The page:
Atlantic Yards "Cloud" Lifted, But Fog Remains: What About the Bonds?
So is the long-heralded arrival of Atlantic Yards finally at hand, or what? According to the front page of today's Times (echoed on its sports page), the answer is yes: Following yesterday's appeals court ruling, which dismissed challenges to the state seizing private land for the Nets-arena-and-other-stuff project, "a cloud of uncertainty that has hung over Atlantic Yards for more than a year had lifted," writes development reporter Charles Bagli, while rookie Nets beat writer Jonathan Abrams calls the ruling the "last major hurdle in the groundbreaking process."
When and whether the bulldozers will actually pull up to Freddy's, though, remains murky. That's because despite all the fuss about the eminent domain lawsuit — one of four remaining legal challenges against the project — the real hurdle facing developer Bruce Ratner is selling $800 million in bonds to pay for the damn thing. The Wall Street Journal last month declared the likelihood of the bonds passing muster with financiers as a "toss-up," and the bond issuance date has been pushed back at least once since then, with a December 31 IRS deadline fast approaching.
Yesterday's eminent domain ruling should improve those odds somewhat. First off, investors always like it when the New York Times talks about "clouds lifting." Then, Warner Johnston, a spokesperson for the Empire State Development Corporation — the state agency that is actually issuing the bonds so that Ratner can avail himself of the Yankees tax dodge — also notes that while three other legal challenges remain, "none of those lawsuits would actually impede the beginning of development," since they don't directly address the condemnation of private land to complete Ratner's arena parcel.
The real test now is whether the ESDC can secure bond rates that Ratner can afford to pay off — and there, all official answers are saying "we'll tell you later." An initial statement by ESDC that it had secured investment-grade ratings was contradicted by Bond Buyer, which got a Standard & Poor's bond analyst to confirm that no public rating had been made; ESDC later amended its statement to say it had "tentatively secured" a rating, a coinage that no doubt would have entertained George Carlin. Johnston told the Voice that a "preliminary rating" has been agreed to and should be finalized next week, but said ESDC wouldn't comment further while talks were still underway.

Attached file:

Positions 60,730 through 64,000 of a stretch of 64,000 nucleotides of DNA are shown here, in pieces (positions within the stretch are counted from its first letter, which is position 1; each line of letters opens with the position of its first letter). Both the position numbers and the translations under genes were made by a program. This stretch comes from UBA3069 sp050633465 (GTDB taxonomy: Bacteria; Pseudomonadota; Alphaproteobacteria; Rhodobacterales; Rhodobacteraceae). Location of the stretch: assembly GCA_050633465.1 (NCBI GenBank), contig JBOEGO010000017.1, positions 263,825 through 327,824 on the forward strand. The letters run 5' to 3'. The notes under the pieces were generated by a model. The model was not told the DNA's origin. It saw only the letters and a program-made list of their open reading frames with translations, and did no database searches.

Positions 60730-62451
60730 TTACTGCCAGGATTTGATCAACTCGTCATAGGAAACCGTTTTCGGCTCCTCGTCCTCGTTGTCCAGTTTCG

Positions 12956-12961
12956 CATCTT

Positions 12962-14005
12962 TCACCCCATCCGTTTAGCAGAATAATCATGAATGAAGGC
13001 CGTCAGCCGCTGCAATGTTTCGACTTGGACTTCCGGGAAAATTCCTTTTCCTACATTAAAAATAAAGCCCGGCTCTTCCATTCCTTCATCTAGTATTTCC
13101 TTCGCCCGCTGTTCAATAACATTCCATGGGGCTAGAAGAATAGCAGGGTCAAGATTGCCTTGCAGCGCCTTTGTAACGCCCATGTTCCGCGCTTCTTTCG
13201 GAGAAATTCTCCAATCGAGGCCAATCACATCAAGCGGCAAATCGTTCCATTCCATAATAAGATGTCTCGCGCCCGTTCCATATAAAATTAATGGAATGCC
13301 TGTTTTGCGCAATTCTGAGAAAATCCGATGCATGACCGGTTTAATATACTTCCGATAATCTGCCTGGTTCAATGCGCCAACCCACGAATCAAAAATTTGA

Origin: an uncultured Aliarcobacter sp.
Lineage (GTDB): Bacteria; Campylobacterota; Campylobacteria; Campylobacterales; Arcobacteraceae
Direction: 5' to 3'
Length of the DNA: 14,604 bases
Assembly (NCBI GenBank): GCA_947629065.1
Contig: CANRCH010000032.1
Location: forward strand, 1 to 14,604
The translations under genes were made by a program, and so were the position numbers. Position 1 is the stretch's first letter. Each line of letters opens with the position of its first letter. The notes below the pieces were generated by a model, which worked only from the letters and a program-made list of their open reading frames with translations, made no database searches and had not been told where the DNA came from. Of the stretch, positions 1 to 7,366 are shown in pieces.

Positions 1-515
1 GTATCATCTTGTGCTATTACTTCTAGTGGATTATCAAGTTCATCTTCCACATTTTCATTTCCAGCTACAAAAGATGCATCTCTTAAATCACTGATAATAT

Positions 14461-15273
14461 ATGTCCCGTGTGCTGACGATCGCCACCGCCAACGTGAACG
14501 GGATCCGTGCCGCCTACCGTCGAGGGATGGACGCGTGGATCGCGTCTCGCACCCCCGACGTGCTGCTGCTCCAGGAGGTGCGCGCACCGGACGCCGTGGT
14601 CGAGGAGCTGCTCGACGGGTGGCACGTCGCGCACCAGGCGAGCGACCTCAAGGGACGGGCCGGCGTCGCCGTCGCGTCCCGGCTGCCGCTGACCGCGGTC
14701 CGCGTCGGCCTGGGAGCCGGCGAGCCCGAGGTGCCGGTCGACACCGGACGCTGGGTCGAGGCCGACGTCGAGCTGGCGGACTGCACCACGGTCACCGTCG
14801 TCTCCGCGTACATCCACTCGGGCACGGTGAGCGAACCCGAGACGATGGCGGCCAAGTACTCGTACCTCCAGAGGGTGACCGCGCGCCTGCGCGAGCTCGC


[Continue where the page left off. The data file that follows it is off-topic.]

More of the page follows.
One possible holdup is bond insurance, which was the main bugaboo cited in that Wall Street Journal piece: Thanks to the financial meltdown, there's effectively only one bond insurer left in town, Assured Guaranty — and they've been unable to come to an agreement with Ratner's team on how much to charge to cover the Atlantic Yards bonds should the whole thing go kablooey. Yesterday's court ruling might make Assured a bit more amenable to compromise, but here again, nothing's been finalized, according to Goldman Sachs, which is handling the bond insurance talks.
How much difference does all this financial mumbo-jumbo make? Well, the Brooklyn Arena Local Development Corporation (an ESDC subsidiary spun off for solely for the purpose of issuing the arena bonds) authorized rates as high as 8 percent for tax-exempt bonds and 14 percent for taxable bonds, which is pretty much a rating of "usurious"; if the rate were really bumped up from the 6.5 percent Ratner previously said he hoped for to 8 percent, that'd mean close to $10 million a year in extra bond payments, or more than one Devin Harris worth. But what interest rate Ratner will get — and how much he'll have to pay to Assured to get it — won't be made public until next Wednesday at the earliest, which is when ESDC hopes to issue a "preliminary offer statement" spelling out the details.
Assuming Wall Street's price point is one that Ratner can afford, the most likely scenario then has the bonds being sold in late December, with the remaining buildings on the site — including both Freddy's and Dan Goldstein's almost vacant condo building — getting seized later this month and demolished in the first half of 2010. (The deal announced yesterday actually allows for the state to hold the bond proceeds in escrow for up to a year while waiting for all the property to be acquired.) Johnston says ESDC hopes for a groundbreaking "at the beginning of next year," but couldn't provide more details.
Develop Don't Destroy legal director Candace Carponter says her group plans to file new challenges to the state land grab, on the grounds that the project has changed so much since the eminent domain case was originally filed in 2006 that the court must reconsider whether it still qualifies as a "public benefit." But though she insists the legal arguments are sound, Carponter admits it's still likely to be an uphill fight: "It is hard to imagine that a judge is going to require them to make new findings that would require them to start this whole project over again."
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